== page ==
It pays to avoid a speeding ticket -- or fight one
The best advice: don't speed. But if you get nailed, fight it -- because a $50 speeding ticket can cost you thousands once your insurer gets wind of it.
By Chris Solomon Now is a very bad time to have a lead foot.
With the horsepower wars heating up -- even minivans have 250 horsepower these days -- the country's auto-safety regulators are making it a priority to use high-visibility crackdowns and technology such as traffic cameras to target the worst speeders. Speeding is cited as a factor in approximately one-third of all crash-related fatalities, the National Highway Traffic Safety Administration says.
With federal regulators pressing states to step up their speeding enforcement, lawmakers in Texas, Illinois and California have added surcharges of as much as $30 on top of fines for speeding.
True, a few more bucks won't change your life, but the fine is usually the least of your worries. Even one speeding ticket can begin to turn your name to mud in your insurer's eyes. More than one can cost you thousands
of dollars in higher premiums.
Insurance companies say punishing speeders is well warranted: In one study, California drivers with one speeding citation in a three-year period had a crash rate 50% higher, on average, than those with no infractions -- and the crash rate more than doubled for those who had two or more tickets, according to the Insurance Institute for Highway Safety and the Highway Loss Data Institute, industry-sponsored research groups.
A ticket from Johnny Law does seem to slow people down, at least for a bit. A study of Ontario traffic statistics, published in the British medical journal the Lancet, found that a conviction for a moving violation cut the risk of a fatal crash in the following month by 35%. The benefit evaporated by four months after the conviction. Assigning penalty points to a driver's license -- especially for speeding tickets -- reduced the risk of fatal crashes more than convictions without penalty points. Keeping your nose clean
Still, as long as running late is an American pastime, people will speed. And there are ways to protect yourself and your premiums. First, reduce your likelihood of getting snagged by the speed gun in these ways:
- Know thyself. Spend $5 to request your driving record from your state's Department of Motor Vehicles. Is it accurate? Could you face a suspension hearing if you get convicted for one more violation? Then call your insurer. Find out what a slip-up would mean to your rates.
- Penny-wise = pound foolish. Police will frequently key on an auto that has problems such as broken headlights, taped-over taillights or a missing front license plate. Spend $3 to replace a burned-out license plate bulb and you may save hundreds of dollars later, says Matisyahu Wolfberg, a policeman-turned-traffic defense attorney in New York.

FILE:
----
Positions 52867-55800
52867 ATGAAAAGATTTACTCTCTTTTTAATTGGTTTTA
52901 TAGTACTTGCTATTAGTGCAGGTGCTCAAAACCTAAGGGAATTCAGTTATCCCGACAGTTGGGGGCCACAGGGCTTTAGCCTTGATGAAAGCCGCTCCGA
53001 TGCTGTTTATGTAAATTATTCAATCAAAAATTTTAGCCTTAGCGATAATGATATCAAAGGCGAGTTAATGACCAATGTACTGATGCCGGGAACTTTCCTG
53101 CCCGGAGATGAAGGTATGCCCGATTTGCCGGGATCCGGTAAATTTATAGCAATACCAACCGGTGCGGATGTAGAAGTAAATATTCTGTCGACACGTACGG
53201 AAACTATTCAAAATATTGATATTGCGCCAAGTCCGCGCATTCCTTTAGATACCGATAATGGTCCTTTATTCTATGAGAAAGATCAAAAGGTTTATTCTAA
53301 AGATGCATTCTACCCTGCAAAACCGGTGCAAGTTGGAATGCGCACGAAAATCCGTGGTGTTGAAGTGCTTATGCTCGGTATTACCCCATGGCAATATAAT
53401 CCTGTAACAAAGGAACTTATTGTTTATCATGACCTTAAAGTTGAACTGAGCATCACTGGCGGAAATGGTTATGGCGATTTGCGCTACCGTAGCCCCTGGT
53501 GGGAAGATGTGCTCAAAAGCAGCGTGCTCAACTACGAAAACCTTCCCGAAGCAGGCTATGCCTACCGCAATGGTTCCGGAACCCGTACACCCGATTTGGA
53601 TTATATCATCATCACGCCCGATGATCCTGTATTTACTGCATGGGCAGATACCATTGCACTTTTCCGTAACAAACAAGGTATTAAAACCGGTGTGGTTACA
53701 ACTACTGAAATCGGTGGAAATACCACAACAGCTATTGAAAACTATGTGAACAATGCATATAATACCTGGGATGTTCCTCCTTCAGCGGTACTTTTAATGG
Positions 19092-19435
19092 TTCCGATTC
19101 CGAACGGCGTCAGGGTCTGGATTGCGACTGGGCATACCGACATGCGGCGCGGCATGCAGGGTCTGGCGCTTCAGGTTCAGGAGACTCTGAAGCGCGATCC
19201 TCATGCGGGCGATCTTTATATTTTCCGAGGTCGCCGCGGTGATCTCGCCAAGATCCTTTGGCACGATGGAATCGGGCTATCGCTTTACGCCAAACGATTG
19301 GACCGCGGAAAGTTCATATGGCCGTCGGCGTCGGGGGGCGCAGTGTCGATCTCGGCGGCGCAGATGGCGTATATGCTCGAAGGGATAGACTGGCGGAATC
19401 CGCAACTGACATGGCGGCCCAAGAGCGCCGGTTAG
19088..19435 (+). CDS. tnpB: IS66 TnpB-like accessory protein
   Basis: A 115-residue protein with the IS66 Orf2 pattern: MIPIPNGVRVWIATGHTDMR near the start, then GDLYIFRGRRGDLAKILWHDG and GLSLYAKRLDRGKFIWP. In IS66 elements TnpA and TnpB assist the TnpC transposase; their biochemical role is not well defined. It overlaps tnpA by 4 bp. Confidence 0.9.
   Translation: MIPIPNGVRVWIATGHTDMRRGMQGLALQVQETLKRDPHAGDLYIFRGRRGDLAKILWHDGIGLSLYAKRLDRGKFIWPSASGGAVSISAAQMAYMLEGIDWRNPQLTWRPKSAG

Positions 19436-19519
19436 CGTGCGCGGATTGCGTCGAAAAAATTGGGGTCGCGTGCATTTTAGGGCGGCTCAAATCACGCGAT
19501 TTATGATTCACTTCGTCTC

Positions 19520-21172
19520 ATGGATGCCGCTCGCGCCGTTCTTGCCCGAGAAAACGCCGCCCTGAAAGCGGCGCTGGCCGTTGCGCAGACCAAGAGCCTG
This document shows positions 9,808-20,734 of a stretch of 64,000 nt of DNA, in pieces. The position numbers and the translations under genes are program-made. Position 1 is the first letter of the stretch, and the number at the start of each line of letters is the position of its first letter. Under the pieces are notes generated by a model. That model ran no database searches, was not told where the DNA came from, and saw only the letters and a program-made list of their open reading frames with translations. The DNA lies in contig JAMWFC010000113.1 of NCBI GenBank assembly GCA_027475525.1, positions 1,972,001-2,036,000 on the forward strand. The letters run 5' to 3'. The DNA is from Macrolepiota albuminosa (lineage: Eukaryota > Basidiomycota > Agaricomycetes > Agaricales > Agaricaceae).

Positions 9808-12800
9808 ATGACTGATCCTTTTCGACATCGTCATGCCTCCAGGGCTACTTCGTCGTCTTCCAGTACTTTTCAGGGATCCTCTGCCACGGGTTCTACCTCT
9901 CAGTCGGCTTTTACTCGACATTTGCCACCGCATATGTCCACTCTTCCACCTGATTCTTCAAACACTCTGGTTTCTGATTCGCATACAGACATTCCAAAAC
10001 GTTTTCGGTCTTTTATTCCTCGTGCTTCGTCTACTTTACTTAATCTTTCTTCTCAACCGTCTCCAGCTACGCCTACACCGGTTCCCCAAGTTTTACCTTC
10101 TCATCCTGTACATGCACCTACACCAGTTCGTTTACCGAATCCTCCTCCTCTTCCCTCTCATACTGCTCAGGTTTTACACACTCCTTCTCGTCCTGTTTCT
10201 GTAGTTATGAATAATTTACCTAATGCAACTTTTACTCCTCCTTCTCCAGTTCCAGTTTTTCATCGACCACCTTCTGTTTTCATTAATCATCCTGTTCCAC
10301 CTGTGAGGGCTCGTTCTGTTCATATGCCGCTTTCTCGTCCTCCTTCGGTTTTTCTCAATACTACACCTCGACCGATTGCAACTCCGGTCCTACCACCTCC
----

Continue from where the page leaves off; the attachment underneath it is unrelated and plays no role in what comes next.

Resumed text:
- Stay incognito, Part I. Driving an arrest-me red sports car doesn't guarantee you'll get pulled over, but it doesn't help avoid police, say defense attorneys. Ditto -- albeit to a lesser degree -- any expensive car. Consider a Camry over a Corvette and you may save money in more than the showroom.
- Stay incognito, Part II. Ignore the general pace of traffic at your own peril. "You're a pack animal; don't stick out of the pack," says Casey Raskob, a Croton-on-Hudson, N.Y., attorney who focuses on traffic-related cases. Passing police cars is verboten. Stay in the right lane when possible.
- Keep your eyes peeled. Scan your rear-view mirror often while driving. Look for possible spots far ahead where a patrol car could hide. Also, watch how professional truckers drive, and slow down when they do; they've got far more experience detecting Smokey.
The traffic stop and its aftermath
- Don't be sticker shocked. Pasting a Police Benevolent Association sticker to the rear window isn't a license to speed. That jig is long up, says Raskob. Wisecracking bumper stickers -- "Bad Cop; No Donut" -- won't endear you to The Man, either.
You get pulled over anyway. Now what do you do?
- Be polite. "Most of the time, the motorist has very little chance. The officer has already has made up his mind," says Wolfberg, the former cop. "The only real chance the driver has is to be nice." Act peeved and a trooper may give you the full fine. Some will also flag the citation with a notation, like "ND" -- a note to a prosecutor or to himself (in some states, law-enforcement officers act as prosecutors in traffic court) to give a loudmouth "no deal" in court.
- Don't admit guilt. "The absolutely fatal question is, 'Do you know why I stopped you?'" says attorney Mark Sutherland, co-author of the book "Traffic Ticket Defense." Authorities can use any admission of guilt against you when you contest the ticket (see below). For other things to consider during a traffic stop, see hints on the Web site of the National Motorists Association, a drivers' rights group.
- Once home, don't immediately pay the ticket. Simply paying the fine, an admission of guilt, could cost you dearly in insurance rates. Doubt it? Let's say you're an experienced driver in California with a single-car policy and a good driving record, who is paying the average rates statewide for liability, collision and comprehensive coverage, $765 annually. If you were a Prudential Financial customer you'd get a 25% good-driver discount and pay only $574. One speeding ticket would mean a roughly 27% increase from the base premium, says Prudential's Laurita Warner -- a $207 annual increase, or $621 more over three years. (Surcharges usually last for three years.)
Get a second minor conviction and your premium would rise an additional 40%, and you'd also lose your good-driver discount, says Warner. Suddenly, a premium that was $574 has ballooned to $1,071. After the third conviction, expect to pay roughly 63% more than you originally did, or $1,247. Over three years you would end up paying $2,020 more than if you'd kept your nose clean, or much more than the fines themselves. Clearly, getting pinched leaves a painful scar.